At least 36 million workers—27.8% of the private-sector workforce—are required to enter noncompete agreements, according to a new report from the Economic Policy Institute. The estimate confirms the pervasiveness of noncompete agreements and shows a substantial rise in noncompetes compared with a 2014 survey, which found that 18.1% of workers were covered by noncompetes.
The report, authored by Alexander J.S. Colvin from Cornell University and EPI’s Policy Director Heidi Shierholz, is a comprehensive look at the extent of noncompete agreements, which are employment provisions that ban workers at one company from working for, or starting, a competing business within a certain period of time after leaving a job.
The report uses data from a national survey of private-sector U.S. employers in which 49.4% of responding establishments indicated that at least some of their employees were required to enter into a noncompete agreement. Nearly a third (31.8%) of responding establishments indicated that all their employees were required to enter into a noncompete agreement.
“Noncompetes limit competition among businesses and stifle workers’ wage growth—given that changing jobs is where workers often get a raise. These restrictive agreements are not only inflicted upon high-wage workers, but also low-wage workers living paycheck-to-paycheck,” said Colvin. “The rise of noncompetes is likely an important contributor to stagnant wages and declining job mobility in the United States in recent years.”
The report analyzes noncompetes by establishment size, state, industry, average wage level, and typical education level. Additional key findings include:
- Establishments with high pay or high levels of education among workers are more likely to use noncompetes, but noncompetes are also common in workplaces with low pay and low levels of education. More than a quarter (29.0%) of responding establishments with an average hourly wage below $13.00 require noncompetes for all their workers.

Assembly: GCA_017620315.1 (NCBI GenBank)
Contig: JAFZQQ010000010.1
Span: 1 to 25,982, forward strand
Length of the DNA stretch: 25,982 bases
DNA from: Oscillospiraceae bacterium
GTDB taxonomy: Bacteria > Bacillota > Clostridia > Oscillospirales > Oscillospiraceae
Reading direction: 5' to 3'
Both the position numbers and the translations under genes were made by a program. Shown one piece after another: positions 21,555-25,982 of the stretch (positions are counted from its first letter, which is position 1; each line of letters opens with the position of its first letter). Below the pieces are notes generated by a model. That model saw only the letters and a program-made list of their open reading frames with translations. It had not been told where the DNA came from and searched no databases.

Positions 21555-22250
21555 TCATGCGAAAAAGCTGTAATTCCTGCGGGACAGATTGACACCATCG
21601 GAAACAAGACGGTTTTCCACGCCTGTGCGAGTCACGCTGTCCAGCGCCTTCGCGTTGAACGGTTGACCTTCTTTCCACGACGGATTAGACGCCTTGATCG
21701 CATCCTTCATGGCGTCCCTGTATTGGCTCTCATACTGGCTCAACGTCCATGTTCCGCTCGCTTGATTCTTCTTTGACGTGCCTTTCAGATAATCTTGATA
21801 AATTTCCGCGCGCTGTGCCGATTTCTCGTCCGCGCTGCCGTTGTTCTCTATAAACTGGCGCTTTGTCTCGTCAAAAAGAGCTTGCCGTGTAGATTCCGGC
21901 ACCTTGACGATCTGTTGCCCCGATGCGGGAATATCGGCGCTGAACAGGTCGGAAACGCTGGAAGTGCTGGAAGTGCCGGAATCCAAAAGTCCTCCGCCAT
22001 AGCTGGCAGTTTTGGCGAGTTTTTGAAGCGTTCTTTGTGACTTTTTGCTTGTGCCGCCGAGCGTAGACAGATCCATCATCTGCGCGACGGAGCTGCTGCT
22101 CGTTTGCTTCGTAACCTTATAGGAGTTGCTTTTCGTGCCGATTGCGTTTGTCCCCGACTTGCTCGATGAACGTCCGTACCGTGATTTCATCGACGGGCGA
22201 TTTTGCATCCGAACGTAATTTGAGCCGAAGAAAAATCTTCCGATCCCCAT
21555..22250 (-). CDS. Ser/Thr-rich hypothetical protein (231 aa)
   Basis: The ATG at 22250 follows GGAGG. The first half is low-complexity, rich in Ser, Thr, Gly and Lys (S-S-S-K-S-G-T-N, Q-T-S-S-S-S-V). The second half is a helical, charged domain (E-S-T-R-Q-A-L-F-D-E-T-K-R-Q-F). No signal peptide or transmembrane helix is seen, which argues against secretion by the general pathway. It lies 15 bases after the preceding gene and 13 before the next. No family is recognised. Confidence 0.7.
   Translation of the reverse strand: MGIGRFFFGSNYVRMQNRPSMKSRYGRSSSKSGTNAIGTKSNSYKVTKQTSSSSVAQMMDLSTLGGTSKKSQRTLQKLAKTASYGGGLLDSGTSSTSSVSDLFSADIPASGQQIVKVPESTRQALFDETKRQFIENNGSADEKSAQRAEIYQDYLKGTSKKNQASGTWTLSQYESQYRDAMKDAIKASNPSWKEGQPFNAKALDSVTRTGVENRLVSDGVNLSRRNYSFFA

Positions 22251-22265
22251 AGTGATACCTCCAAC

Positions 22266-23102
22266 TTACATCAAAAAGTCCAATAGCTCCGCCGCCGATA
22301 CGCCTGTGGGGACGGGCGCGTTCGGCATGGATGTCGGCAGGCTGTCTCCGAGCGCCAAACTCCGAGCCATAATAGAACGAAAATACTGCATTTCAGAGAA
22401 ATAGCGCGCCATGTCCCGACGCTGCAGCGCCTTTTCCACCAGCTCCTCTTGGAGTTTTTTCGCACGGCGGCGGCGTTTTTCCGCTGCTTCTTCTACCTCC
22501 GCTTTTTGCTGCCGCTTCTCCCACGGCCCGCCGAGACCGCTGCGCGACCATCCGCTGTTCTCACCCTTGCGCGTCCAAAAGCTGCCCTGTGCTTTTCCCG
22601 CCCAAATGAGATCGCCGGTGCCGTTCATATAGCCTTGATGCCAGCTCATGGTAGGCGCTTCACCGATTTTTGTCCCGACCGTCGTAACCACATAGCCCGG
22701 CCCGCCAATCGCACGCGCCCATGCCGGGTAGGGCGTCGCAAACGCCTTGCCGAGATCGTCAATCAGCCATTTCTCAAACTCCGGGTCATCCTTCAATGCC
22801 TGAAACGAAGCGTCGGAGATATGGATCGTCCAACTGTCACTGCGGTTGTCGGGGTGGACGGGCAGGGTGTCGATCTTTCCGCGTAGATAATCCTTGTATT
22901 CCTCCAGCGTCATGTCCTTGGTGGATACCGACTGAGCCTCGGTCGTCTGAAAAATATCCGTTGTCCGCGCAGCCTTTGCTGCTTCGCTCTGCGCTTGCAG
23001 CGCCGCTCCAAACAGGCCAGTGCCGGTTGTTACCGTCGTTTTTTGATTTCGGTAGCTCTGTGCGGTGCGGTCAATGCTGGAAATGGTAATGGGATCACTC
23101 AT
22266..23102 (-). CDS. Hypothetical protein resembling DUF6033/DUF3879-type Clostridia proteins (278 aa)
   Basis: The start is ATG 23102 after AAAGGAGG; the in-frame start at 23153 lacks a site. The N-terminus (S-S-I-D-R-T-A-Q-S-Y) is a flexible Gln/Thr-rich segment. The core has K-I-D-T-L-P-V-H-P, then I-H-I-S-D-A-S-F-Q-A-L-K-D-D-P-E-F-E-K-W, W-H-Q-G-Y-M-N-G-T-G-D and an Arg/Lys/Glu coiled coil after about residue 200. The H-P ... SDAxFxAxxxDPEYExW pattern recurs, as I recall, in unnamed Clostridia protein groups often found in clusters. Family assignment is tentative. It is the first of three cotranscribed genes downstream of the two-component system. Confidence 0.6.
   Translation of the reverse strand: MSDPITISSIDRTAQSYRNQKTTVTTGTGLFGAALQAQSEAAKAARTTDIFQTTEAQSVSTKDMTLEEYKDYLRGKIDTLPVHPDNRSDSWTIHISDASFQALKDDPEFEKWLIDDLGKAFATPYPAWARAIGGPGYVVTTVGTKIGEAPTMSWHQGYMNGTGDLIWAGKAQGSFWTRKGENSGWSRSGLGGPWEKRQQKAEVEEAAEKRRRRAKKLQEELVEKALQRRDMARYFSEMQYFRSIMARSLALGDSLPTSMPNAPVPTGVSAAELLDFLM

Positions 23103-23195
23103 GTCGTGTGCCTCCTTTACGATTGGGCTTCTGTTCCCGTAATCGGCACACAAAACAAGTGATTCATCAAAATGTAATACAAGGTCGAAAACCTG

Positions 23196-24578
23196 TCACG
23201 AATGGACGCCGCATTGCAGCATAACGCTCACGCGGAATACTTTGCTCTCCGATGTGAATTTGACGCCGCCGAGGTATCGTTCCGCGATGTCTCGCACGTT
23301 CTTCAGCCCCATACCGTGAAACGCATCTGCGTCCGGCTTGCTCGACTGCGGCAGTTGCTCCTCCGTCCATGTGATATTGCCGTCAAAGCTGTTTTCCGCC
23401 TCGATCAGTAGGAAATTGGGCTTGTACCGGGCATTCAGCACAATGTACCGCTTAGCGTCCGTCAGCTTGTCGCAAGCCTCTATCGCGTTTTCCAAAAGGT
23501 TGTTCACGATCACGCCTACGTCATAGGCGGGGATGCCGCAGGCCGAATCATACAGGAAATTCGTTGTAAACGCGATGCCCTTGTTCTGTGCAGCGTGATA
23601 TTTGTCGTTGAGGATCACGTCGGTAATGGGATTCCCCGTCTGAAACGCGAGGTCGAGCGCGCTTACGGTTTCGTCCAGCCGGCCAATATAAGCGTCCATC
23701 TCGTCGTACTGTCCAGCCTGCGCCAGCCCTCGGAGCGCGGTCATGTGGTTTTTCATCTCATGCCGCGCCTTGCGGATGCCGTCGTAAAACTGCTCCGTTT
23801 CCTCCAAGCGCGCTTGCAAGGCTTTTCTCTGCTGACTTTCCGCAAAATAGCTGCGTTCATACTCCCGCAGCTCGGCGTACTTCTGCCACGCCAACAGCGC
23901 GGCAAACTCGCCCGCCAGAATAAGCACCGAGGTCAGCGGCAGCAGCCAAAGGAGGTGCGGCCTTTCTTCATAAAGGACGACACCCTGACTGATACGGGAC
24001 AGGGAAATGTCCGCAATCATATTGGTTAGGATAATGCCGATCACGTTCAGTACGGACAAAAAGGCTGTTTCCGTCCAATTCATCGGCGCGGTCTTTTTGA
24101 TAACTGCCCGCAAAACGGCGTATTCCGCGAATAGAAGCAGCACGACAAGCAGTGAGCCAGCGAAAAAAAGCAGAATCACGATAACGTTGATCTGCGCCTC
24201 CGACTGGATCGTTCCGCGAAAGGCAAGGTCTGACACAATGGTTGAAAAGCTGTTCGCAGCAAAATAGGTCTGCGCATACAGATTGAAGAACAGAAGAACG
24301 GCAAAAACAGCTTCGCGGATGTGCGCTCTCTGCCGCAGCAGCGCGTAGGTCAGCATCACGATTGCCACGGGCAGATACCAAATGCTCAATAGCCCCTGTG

- Noncompetes are widely used nationwide, with more than 40% of establishments in each of the 12 largest states having at least some employees covered by noncompetes. This includes 45.1% of establishments in California, despite noncompetes being unenforceable under California state law.
- More than half (53.7%) of responding establishments that have mandatory arbitration procedures, which bar employees from going to court to resolve workplace disputes, also require at least some of their employees to enter into noncompete agreements.
“Noncompetes are part of a disturbing trend of employers requiring workers to sign away their rights. As employers increasingly use restrictive contracts like noncompetes and mandatory arbitration to undermine workers’ rights, there is an urgent need for stronger worker protections, including prohibiting noncompete agreements,” said Shierholz.
Colvin and Shierholz recommend a variety of policy solutions to prohibit noncompete agreements, including federal and state legislation and regulation from the Federal Trade Commission (FTC). Congress is currently considering bipartisan legislation, the Workforce Mobility Act of 2019, to prohibit noncompete agreements, while the FTC is reviewing a petition seeking a rule prohibiting noncompete agreements as an unfair method of competition.